- demonstrate an understanding of simple multiplicative relationships involving unit rates, through investigation using concrete materials and drawings (e.g., scale drawings in which 1 cm represents 2 m) (Sample problem: If 1 book costs $4, how do you determine the cost of 2 books? … 3 books? … 4 books?).
Notice the multiplicative thinking and comparison of quantity in relative terms. We also encounter the formalization of unitizing through whole number unit rates. It is at this stage where we see the ground work being laid for ratios and rates. While I don’t believe it would be developmentally appropriate to make the leap to ratios or rates at this junction, I do think it is important for the teacher to be aware that the tasks students are asked to solve here are ultimately very simple ratio and rate problems in disguise.
For example, each of our previous unitizing problems for multiplication and division involving fish and fish bowls can be represented as a rate of 5 fish to 1 bowl and 3 fish to 1 bowl, respectively.
In Grade 6, we formally introduce the comparison of two quantities with the same unit as a ratio:
- represent ratios found in real-life contexts, using concrete materials, drawings, and standard fractional notation (Sample problem: In a classroom of 28 students, 12 are female. What is the ratio of male students to female students?);
It is fairly common to see a rush to the algorithm via an equation of equivalent fractions in order to meet this expectation while minimizing or avoiding the use of concrete materials, drawings and other representations.
Let’s take a look at a sample problem with some possible concrete and/or visual representations in order to promote the idea of concreteness fading as we build our conceptual understanding:
For every 2 red candies in a package, there are 3 green candies. How many red candies would there be if you have 12 green candies?
While it might be tempting to jump straight to representing this problem in standard fractional notation (i.e.: 2/3 = x/12), let’s consider some concrete and visual approaches to promote a deep conceptual understanding prior to jumping to the symbolic.
Double Array Model
The “double array model” is a representation that I feel strongly about as it builds on the idea that proportional reasoning is multiplicative and a relative comparison of two quantities. I am uncertain if I came across this representation somewhere along my learning journey or if it came about organically. In either case, I have yet to find this representation online or in common Ontario resources such as The Guide to Effective Instruction in Mathematics.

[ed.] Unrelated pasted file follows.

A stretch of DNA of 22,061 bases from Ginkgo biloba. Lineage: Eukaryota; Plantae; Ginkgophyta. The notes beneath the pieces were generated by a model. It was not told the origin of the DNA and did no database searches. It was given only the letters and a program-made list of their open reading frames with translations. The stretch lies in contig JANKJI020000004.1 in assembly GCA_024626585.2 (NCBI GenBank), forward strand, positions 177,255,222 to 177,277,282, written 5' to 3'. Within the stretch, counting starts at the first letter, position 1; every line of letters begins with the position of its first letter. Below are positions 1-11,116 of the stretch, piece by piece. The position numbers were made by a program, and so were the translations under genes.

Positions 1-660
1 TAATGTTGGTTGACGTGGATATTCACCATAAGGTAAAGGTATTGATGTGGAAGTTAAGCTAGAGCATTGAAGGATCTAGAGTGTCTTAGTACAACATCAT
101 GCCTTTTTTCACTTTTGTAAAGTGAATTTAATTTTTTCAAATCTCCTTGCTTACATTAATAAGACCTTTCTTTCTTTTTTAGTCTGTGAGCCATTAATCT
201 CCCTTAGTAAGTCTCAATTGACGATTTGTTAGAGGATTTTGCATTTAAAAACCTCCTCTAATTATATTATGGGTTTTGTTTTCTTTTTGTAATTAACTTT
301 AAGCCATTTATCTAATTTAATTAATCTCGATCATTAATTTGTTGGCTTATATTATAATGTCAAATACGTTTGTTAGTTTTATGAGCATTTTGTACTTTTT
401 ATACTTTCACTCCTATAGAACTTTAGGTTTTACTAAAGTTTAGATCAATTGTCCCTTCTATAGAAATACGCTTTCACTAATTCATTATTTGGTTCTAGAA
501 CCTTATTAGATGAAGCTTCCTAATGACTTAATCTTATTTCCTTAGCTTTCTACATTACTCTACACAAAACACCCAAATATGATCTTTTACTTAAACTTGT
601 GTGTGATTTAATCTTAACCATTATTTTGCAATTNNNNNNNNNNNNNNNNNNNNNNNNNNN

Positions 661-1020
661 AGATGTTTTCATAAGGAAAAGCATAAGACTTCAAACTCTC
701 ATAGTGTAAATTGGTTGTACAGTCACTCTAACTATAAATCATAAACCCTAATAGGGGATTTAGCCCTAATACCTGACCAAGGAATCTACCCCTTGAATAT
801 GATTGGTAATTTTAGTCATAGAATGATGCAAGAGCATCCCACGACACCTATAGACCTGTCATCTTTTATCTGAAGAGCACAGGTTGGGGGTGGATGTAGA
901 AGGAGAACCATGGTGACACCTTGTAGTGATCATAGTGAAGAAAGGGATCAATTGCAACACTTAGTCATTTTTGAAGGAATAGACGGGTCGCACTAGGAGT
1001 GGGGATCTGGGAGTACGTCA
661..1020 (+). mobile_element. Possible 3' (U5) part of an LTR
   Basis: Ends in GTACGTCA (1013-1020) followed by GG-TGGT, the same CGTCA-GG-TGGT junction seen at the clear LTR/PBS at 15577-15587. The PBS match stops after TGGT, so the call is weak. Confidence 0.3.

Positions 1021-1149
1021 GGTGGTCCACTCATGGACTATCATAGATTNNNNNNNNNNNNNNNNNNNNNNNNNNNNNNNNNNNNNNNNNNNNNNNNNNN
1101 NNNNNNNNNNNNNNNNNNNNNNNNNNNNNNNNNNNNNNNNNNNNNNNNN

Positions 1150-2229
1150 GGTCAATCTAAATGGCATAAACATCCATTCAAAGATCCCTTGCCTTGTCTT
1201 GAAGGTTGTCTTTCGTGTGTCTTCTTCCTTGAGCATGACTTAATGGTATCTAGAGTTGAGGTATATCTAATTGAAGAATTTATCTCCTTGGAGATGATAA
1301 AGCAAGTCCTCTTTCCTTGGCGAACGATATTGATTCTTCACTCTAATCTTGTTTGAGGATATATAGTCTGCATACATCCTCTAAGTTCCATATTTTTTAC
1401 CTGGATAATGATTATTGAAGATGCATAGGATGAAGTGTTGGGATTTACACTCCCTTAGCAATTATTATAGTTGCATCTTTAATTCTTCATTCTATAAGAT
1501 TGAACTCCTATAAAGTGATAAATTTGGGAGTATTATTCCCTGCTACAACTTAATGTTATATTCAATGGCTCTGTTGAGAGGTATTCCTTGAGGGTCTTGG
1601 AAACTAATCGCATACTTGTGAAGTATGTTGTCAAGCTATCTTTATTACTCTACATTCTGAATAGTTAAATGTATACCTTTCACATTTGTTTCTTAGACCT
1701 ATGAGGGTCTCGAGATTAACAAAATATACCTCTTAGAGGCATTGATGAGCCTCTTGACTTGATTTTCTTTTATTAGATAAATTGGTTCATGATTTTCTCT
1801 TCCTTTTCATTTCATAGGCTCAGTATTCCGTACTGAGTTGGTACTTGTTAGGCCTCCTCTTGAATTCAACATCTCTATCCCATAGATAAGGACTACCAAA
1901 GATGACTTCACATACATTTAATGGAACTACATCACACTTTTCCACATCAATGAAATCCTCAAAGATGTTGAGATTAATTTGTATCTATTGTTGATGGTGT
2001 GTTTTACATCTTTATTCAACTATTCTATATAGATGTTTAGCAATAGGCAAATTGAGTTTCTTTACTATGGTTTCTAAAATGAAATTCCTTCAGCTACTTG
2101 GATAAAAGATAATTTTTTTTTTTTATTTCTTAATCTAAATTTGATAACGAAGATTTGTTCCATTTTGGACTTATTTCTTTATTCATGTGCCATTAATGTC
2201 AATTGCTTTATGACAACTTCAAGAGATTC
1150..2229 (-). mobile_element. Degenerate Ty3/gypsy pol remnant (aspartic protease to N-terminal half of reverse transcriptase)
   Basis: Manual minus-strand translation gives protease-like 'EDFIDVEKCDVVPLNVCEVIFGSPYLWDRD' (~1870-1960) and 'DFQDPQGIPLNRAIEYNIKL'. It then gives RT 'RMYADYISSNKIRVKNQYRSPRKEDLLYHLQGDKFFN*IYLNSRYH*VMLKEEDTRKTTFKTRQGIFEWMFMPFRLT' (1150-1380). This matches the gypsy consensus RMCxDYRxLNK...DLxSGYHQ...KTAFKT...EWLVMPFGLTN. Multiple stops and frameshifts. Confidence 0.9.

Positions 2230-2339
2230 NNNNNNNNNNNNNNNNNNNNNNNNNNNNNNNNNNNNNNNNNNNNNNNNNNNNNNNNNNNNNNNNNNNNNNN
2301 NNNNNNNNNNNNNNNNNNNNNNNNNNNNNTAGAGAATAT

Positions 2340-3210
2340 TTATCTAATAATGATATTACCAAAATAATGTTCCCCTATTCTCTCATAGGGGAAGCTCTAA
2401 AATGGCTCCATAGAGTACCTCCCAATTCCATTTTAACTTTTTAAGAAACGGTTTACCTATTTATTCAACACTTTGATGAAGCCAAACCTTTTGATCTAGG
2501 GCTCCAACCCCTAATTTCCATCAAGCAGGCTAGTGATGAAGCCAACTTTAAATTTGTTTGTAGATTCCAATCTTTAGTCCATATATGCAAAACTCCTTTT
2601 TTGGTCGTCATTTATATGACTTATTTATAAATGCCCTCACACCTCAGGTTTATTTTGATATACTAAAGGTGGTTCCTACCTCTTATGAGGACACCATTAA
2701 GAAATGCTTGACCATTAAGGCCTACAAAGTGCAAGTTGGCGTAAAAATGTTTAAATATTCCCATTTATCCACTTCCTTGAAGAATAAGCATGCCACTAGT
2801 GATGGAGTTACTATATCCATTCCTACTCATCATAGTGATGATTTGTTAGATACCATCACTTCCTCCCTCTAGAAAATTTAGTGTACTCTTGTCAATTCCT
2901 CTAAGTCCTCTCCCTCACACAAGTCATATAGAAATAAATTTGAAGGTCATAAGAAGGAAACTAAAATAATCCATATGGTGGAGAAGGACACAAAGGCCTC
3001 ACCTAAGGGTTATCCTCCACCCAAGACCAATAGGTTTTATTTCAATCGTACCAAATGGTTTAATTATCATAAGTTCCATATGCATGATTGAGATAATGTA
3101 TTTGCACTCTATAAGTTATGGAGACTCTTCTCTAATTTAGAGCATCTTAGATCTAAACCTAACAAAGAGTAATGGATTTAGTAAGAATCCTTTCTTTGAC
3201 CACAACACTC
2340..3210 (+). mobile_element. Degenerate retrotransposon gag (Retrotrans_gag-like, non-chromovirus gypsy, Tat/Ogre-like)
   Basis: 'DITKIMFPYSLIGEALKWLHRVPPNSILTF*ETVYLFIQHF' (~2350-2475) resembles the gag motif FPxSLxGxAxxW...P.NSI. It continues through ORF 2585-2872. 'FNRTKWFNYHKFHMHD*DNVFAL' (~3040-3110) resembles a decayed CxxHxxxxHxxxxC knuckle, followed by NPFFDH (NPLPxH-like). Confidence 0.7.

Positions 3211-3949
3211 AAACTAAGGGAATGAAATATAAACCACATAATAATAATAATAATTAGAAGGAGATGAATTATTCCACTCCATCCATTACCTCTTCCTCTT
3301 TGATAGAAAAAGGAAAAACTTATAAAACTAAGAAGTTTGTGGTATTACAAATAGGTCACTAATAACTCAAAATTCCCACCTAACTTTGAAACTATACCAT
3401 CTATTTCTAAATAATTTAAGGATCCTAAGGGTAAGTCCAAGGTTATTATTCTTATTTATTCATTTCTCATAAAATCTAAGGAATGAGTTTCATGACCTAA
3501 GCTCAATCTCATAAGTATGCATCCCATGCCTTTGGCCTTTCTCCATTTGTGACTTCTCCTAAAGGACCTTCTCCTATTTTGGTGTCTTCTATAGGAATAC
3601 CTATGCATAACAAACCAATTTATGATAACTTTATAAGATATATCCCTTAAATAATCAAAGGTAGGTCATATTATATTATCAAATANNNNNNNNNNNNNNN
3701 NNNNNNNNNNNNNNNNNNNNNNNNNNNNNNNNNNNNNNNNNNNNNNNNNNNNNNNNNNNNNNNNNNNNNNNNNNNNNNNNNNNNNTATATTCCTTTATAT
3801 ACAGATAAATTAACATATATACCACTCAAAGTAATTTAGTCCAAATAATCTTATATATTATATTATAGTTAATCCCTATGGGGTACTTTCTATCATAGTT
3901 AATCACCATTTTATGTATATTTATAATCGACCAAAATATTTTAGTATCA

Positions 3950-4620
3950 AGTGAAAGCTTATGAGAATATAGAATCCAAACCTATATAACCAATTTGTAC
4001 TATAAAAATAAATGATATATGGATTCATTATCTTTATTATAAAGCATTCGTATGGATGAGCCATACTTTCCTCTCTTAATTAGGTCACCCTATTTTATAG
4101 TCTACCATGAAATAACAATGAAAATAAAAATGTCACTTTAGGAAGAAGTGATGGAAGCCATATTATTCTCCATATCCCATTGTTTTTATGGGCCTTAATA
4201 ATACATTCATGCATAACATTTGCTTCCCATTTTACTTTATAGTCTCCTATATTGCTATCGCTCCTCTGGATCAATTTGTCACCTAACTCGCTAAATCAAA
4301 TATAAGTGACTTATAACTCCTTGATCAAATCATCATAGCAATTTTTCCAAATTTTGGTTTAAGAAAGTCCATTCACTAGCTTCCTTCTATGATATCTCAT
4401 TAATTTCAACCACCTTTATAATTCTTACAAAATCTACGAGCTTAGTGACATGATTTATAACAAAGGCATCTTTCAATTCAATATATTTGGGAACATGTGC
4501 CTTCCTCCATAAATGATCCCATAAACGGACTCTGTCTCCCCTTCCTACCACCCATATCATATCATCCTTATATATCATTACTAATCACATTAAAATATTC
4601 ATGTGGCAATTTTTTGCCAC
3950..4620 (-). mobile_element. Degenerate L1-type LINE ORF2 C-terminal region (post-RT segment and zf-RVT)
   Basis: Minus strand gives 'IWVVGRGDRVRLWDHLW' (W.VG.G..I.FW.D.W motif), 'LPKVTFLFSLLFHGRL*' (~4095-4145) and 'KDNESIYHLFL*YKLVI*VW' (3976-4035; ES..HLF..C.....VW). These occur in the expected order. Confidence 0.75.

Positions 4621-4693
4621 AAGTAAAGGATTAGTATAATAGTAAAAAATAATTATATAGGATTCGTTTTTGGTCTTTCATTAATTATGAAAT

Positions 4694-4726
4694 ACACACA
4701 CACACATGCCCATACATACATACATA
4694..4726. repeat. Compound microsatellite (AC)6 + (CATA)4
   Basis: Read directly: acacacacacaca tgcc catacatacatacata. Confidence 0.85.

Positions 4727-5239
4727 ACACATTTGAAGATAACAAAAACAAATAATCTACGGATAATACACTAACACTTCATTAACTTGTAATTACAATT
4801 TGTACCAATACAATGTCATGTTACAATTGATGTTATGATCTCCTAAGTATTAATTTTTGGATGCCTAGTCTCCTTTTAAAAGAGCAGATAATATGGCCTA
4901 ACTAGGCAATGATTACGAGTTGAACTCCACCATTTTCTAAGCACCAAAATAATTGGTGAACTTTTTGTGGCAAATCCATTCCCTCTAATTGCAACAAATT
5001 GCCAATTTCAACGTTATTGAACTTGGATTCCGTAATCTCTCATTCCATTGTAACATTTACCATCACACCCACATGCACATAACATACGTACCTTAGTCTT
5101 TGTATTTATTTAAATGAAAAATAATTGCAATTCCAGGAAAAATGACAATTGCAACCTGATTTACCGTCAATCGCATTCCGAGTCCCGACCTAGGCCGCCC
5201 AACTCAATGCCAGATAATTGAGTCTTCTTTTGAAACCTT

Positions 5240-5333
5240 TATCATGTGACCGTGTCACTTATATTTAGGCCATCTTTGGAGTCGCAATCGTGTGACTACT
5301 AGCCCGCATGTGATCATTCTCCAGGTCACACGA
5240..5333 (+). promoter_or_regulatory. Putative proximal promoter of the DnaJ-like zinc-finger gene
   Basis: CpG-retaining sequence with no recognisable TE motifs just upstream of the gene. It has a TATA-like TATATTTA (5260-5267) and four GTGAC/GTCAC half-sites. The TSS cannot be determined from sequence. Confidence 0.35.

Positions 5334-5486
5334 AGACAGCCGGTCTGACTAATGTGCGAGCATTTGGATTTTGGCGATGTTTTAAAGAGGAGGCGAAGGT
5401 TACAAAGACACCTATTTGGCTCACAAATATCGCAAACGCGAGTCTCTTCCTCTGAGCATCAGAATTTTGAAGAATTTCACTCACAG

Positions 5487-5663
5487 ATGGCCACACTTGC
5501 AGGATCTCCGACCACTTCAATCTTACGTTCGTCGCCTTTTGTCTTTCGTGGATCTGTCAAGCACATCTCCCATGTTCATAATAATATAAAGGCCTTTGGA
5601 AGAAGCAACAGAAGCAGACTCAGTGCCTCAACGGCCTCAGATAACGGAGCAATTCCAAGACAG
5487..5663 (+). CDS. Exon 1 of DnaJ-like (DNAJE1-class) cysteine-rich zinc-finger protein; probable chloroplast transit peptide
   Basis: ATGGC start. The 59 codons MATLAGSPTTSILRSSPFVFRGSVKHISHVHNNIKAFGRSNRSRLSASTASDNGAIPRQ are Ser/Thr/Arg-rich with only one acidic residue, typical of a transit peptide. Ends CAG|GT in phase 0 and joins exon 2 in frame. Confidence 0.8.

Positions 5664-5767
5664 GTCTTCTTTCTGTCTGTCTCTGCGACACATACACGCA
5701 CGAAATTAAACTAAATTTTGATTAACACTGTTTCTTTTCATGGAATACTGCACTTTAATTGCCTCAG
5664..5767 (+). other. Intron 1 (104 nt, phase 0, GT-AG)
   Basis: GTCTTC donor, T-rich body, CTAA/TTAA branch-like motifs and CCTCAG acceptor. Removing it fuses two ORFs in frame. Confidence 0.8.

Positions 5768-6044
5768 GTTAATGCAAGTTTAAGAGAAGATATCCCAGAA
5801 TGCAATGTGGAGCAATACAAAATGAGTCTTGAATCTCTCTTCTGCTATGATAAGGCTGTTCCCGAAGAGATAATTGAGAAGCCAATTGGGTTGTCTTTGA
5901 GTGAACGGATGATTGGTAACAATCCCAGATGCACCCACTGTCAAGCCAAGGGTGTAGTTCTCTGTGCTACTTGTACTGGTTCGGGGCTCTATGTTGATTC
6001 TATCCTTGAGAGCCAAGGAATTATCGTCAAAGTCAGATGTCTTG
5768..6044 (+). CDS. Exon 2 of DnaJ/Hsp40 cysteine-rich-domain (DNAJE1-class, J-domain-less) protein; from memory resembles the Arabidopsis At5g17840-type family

Here’s what a double-array model might look like in this case:
While I especially like the explicit connection that we can make from multiplication and division as inverse operations to proportional reasoning that a double array can provide, double number lines (or “clotheslines“) and ratio tables are also common representations that can make proportional relationships easier to conceptualize.
Making Proportional Reasoning Contextual, Visual and Concrete
If you’ve read some of my other posts or attended a workshop, you’d probably know that my vision for teaching math involves making tasks contextual, visual and concrete. So, let’s flip back to a 3 act math task I created a while back called Doritos Roulette.
Check out the act 1 video if you aren’t familiar with the task.
After much mathematical discourse amongst students, I always aim to settle on:
How many “hot” chips should we expect in a bag?
Assuming students are developmentally ready to take the leap to a symbolic strategy using a proportion via equivalent fractions, it can be useful to connect our understanding of double arrays, ratio tables and double number lines like you see in this video:
While I do believe that building a conceptual understanding through multiple representations of proportional reasoning is very important, I think it should be explicitly stated that taking this approach will not necessarily speed up the learning process. Realistically, it could take longer due to the depth of knowledge we are striving for. I’m a firm believer that anything worthwhile takes time and effort. Our mathematical understandings are no exception.